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3

Ajay-Atul first collaborated with filmmaker Nagraj Manjule on the Marathi film ‘Fandry’ which marked the latter’s debut as a feature film director. After that, they collaborated with each other on ‘Sairat’, which became one of the biggest blockbusters to have come out of the Marathi film industry. It had a spectacular soundtrack that resonated with non-Marathi film music listeners as well. Two of the songs from the film were reused in its Hindi remake as well. With ‘Jhund’ being Nagraj Manjule’s debut Hindi film and Ajay-Atul doing the music for it, one certainly has good expectations from the soundtrack.

Apart from being prolific composers in Marathi cinema, Ajay-Atul has also written the lyrics for many of the songs composed by them. “Aaya Jhund”, perhaps, is the first attempt at writing a song in Hindi. The film is about a football coach trying to reform the lives of a bunch of young slum dwellers who have no direction in their lives. Keeping the theme of the film and the situation in mind, Ajay-Atul use street lingo in the verses and the result is quite satisfactory. The song boasts of thumping percussions and the tune, despite reminding some of Ajay-Atul’s earlier songs, works.

Amitabh Bhattacharya, whose association with Ajay-Atul dates back to the time they worked together on films like ‘My Friend Pinto’ and ‘Agneepath’, gets to write the remaining three songs in the album. The prelude music of “Lafda Zala” brings back memories of ‘80s synth pop music. Perhaps in a bid to bring some variety to the album, Ajay-Atul layer the song with techno music and one is not sure whether that was a good decision. They do bring in percussions but what bothers you the most is the presence of an insipid tune that just doesn’t manage to impress. Amitabh, through his verses, does a very good job of introducing the listeners to the primary characters in the film and the kind of lives they lead.

Sid Sriram, one of the most prolific singers in the Tamil and Telugu film industry, who also sings occasionally in Malayalam and Kannada, makes his Hindi debut with two songs in ‘Jhund’. The first track is “Laat Maar”, in which he shares credit with Sourabh Abhyankar who renders the rap portions. A song that seeks to inspire and evoke emotions, “Laat Maar” has a good tune and some well-written verses. Sid Sriram brings certain nuances to the song with his immersive rendition and that helps you further invest yourself in the song as a singer.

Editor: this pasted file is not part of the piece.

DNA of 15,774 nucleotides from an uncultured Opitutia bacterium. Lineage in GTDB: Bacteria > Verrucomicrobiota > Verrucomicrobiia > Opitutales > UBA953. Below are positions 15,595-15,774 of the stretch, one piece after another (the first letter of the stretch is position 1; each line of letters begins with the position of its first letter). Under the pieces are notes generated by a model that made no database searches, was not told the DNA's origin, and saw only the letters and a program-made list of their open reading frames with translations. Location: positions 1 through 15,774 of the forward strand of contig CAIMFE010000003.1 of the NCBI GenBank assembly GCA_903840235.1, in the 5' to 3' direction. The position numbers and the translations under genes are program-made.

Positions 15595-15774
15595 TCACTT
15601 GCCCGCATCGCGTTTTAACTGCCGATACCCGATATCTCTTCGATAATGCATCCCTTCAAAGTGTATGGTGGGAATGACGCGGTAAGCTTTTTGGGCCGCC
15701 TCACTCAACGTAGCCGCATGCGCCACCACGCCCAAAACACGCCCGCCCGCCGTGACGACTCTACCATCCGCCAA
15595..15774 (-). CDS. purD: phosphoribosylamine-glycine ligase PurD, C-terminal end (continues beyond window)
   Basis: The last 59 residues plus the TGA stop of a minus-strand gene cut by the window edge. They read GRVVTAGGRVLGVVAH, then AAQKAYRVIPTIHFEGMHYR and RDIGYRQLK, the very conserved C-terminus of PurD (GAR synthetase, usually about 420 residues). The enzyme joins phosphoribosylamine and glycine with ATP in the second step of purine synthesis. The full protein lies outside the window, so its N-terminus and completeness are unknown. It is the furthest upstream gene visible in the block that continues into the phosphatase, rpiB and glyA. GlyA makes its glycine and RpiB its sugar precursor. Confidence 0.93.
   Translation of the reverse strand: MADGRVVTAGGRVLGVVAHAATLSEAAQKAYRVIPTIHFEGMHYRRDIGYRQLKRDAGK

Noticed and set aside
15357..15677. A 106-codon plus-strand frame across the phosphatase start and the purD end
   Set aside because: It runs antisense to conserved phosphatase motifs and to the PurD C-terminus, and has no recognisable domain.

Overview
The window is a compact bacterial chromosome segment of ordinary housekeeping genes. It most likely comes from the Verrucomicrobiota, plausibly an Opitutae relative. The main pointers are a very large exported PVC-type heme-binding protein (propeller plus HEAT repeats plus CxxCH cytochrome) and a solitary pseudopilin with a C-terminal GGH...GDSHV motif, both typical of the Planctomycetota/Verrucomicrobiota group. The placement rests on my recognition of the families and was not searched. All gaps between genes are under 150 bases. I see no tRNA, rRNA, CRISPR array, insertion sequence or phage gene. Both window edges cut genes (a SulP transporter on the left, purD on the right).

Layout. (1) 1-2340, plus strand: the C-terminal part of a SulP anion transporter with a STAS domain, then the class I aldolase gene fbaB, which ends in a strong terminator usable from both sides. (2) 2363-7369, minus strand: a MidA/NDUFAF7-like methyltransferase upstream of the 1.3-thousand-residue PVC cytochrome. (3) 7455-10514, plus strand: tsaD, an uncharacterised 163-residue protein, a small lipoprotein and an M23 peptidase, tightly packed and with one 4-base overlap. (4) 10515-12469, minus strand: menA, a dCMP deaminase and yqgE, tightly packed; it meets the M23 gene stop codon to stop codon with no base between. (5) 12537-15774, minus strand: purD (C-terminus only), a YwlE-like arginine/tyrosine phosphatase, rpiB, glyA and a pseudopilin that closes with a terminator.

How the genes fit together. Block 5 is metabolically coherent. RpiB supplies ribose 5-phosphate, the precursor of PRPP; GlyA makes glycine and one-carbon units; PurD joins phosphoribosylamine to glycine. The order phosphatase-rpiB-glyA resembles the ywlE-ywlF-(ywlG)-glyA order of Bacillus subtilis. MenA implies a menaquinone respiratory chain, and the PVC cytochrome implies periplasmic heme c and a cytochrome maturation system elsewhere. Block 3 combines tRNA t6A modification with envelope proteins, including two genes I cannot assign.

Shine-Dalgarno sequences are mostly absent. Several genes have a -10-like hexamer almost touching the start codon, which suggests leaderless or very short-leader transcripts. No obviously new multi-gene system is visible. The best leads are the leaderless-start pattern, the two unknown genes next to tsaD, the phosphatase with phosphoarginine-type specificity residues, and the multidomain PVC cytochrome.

Those who haven’t heard the numerous songs rendered by Sid Sriram in different South Indian languages would get an idea about versatile he is as a singer when they compare the way in which he has sung “Laat Maar” and “Baadal Se Dosti”, two very different tracks. “Kyon rehti hai tu dhoop ke mausam ko kosti, behtar hai karle zindagi baadal se dosti….” – as you hear these lines, you realize the song has a philosophical bent to it. The tenderness with which Sid sings the Antara portions make you feel for the song. The way the choral vocalists render the song, too, add a lot of value to it. One of the best songs on the album, it keeps growing on you with multiple hearings.

The soundtrack that Ajay-Atul has put together for ‘Jhund’ doesn’t really match up to the gigantic expectations one had from it but it is a good album that is in sync with the theme of the film and should support the narrative very well. The two songs that Sid Sriram has rendered for the film should help him introduce himself to a pan-India audience and secure more work for himself in the Hindi film and music industry.